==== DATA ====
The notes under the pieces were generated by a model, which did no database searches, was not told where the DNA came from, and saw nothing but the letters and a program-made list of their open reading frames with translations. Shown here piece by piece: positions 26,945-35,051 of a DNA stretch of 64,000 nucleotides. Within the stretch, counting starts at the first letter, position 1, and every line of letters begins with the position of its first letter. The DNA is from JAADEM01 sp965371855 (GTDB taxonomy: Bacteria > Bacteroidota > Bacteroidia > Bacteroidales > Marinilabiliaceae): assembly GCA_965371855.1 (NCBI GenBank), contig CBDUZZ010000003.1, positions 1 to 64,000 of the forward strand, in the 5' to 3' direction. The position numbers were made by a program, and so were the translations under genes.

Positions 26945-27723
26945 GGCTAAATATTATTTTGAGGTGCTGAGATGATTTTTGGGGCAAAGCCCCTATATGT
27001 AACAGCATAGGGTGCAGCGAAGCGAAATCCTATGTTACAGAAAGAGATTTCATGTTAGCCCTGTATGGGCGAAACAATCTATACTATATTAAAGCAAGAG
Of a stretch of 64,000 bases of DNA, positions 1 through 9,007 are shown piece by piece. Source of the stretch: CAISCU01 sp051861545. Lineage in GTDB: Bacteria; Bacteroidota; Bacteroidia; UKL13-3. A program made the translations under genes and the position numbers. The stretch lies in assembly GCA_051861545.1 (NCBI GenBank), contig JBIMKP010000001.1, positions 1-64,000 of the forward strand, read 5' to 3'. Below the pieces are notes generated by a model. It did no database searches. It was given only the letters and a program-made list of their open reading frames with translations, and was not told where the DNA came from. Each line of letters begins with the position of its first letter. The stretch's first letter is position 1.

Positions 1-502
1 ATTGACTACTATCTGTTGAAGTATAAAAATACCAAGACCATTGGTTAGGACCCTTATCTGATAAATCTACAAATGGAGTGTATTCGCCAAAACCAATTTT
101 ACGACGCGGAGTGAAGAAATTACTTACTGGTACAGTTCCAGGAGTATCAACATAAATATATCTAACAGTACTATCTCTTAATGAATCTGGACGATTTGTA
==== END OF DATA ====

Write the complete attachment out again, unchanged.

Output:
The notes under the pieces were generated by a model, which did no database searches, was not told where the DNA came from, and saw nothing but the letters and a program-made list of their open reading frames with translations. Shown here piece by piece: positions 26,945-35,051 of a DNA stretch of 64,000 nucleotides. Within the stretch, counting starts at the first letter, position 1, and every line of letters begins with the position of its first letter. The DNA is from JAADEM01 sp965371855 (GTDB taxonomy: Bacteria > Bacteroidota > Bacteroidia > Bacteroidales > Marinilabiliaceae): assembly GCA_965371855.1 (NCBI GenBank), contig CBDUZZ010000003.1, positions 1 to 64,000 of the forward strand, in the 5' to 3' direction. The position numbers were made by a program, and so were the translations under genes.

Positions 26945-27723
26945 GGCTAAATATTATTTTGAGGTGCTGAGATGATTTTTGGGGCAAAGCCCCTATATGT
27001 AACAGCATAGGGTGCAGCGAAGCGAAATCCTATGTTACAGAAAGAGATTTCATGTTAGCCCTGTATGGGCGAAACAATCTATACTATATTAAAGCAAGAG
Of a stretch of 64,000 bases of DNA, positions 1 through 9,007 are shown piece by piece. Source of the stretch: CAISCU01 sp051861545. Lineage in GTDB: Bacteria; Bacteroidota; Bacteroidia; UKL13-3. A program made the translations under genes and the position numbers. The stretch lies in assembly GCA_051861545.1 (NCBI GenBank), contig JBIMKP010000001.1, positions 1-64,000 of the forward strand, read 5' to 3'. Below the pieces are notes generated by a model. It did no database searches. It was given only the letters and a program-made list of their open reading frames with translations, and was not told where the DNA came from. Each line of letters begins with the position of its first letter. The stretch's first letter is position 1.

Positions 1-502
1 ATTGACTACTATCTGTTGAAGTATAAAAATACCAAGACCATTGGTTAGGACCCTTATCTGATAAATCTACAAATGGAGTGTATTCGCCAAAACCAATTTT
101 ACGACGCGGAGTGAAGAAATTACTTACTGGTACAGTTCCAGGAGTATCAACATAAATATATCTAACAGTACTATCTCTTAATGAATCTGGACGATTTGTA